Comms chiefs at the Disasters Emergency Committee have been attempting to shift media attention away from the political situation in Pakistan and towards humanitarian need, following flooding in the country.
The DEC became involved in co-ordinating the UK response to the disaster two weeks after flooding began last month.
Despite the floods having now affected more people than the Asian tsunami and the Haiti and Kashmir earthquakes combined, media coverage has been drawn to the political conflicts involving the country, said PR professionals.
DEC media manager Brendan Paddy said: 'We are finding ways of keeping the humanitarian need on the agenda when other people are interested in the politics.
'The challenge is that the political issues have been one of the dominant narratives for newspapers. We have been trying to highlight different topics to journalists.'
Earlier this week, officials from the UN urged the world to speed up aid to Pakistan after an initially slow response.
Bright One founder Ben Matthews said the political situation in Pakistan could have also been hampering appeal efforts.
'It is likely that it is overshadowing the appeal, with perceptions of corruption and concerns that the money won't get through to where it is most needed. Recent references to terrorism might also mean people have less sympathy.'
Charity PROs initially struggled to get media coverage of the crisis because of the nature of the disaster, said Tearfund head of media and corporate comms Katie Harrison, who is working with the DEC. 'Floods take days or weeks to unfold, so the story develops differently from an earthquake or tsunami.'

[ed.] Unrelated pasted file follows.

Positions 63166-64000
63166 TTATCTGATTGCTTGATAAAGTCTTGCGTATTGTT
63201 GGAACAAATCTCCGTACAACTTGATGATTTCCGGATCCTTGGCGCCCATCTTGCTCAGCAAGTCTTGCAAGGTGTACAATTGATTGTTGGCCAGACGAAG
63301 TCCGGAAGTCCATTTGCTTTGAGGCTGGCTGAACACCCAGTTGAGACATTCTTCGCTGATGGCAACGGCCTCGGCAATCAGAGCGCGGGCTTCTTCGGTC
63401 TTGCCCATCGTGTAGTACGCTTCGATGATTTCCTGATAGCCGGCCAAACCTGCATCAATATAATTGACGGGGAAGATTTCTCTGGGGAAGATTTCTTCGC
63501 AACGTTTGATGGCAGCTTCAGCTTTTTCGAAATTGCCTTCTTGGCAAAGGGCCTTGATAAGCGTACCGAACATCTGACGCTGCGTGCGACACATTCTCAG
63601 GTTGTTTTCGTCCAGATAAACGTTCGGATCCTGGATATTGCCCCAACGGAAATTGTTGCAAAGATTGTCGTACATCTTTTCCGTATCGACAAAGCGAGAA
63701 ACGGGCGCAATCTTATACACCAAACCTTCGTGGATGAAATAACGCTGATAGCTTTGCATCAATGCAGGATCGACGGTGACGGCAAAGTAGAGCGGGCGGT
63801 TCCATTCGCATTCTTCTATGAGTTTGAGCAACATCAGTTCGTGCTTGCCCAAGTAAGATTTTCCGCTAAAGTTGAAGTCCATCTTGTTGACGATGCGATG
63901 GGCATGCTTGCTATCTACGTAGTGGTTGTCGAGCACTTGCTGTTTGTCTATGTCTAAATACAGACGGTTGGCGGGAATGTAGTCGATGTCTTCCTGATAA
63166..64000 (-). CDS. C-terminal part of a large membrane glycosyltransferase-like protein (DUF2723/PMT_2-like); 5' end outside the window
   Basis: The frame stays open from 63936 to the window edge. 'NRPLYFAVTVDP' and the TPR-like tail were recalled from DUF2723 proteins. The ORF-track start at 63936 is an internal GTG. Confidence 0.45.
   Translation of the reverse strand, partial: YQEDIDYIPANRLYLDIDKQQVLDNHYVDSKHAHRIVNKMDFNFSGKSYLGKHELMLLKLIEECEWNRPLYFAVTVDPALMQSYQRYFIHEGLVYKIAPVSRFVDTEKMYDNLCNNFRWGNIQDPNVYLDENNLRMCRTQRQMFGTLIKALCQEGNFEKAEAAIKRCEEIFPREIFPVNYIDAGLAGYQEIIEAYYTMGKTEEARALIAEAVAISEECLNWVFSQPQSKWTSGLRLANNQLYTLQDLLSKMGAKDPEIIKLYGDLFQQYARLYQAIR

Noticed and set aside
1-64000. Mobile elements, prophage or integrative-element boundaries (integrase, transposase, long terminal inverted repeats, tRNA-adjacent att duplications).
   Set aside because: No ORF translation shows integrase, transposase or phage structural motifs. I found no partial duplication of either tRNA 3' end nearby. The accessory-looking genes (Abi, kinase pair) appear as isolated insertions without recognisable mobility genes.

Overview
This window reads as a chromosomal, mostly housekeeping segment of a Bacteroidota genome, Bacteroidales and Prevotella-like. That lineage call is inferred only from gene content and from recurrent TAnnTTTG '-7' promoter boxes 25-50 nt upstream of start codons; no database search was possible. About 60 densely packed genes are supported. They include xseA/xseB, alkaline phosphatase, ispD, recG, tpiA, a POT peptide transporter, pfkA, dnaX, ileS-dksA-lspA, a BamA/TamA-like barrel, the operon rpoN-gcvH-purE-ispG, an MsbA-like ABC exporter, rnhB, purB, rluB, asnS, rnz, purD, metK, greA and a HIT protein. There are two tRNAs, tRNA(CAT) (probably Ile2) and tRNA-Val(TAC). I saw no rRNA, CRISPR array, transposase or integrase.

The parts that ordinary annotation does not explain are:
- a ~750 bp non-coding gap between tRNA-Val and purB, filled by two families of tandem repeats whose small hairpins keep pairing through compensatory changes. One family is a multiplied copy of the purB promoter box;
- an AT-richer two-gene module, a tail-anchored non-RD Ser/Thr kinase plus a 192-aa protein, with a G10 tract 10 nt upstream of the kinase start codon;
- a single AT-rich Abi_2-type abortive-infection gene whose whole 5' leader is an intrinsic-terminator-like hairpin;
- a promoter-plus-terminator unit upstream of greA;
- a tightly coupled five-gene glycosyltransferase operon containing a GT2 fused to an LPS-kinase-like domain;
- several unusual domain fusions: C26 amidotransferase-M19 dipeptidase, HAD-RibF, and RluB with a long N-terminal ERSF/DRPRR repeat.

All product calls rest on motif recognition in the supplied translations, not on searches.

As coverage passes into a third week, the challenge for charity PR professionals is to keep the media focused on what is happening in the country and sustain the response to the appeal, added Harrison.
'PR professionals now need to find the "colour". This includes stories from the field about people whose lives are affected or UK residents who are hoping their loved ones living in the country are not affected. We've seen the story move along with the location of the floods, the visits of dignitaries and reports of cholera, all of which have kept the situation in the news.'
- 15 August: UN Secretary General Ban Ki-moon says floods are worst natural disaster he has seen
- 11 August: UN launches appeal for $459m (£290m)
- 6 August: UN reveals that 14 million people affected
- 4 August: Appeal launched by Disasters Emergency Committee
- 2 August: Officials say death toll has passed 1,100; 30,000 troops mobilised
- 31 July: Pakistani authorities put death toll at over 800; UN describes floods as worst in living memory
- 29 July: Rivers burst banks after heavy monsoon rains in north west Pakistan
6m - Number of children at risk of diarrhoea and pneumonia*
£15m - Amount raised for Pakistan Floods Appeal *
3,282 - Number of people following the DEC appeal Twitter feed *
20m - Number of people affected by the floods **
**Source: BBC as at 17.8.10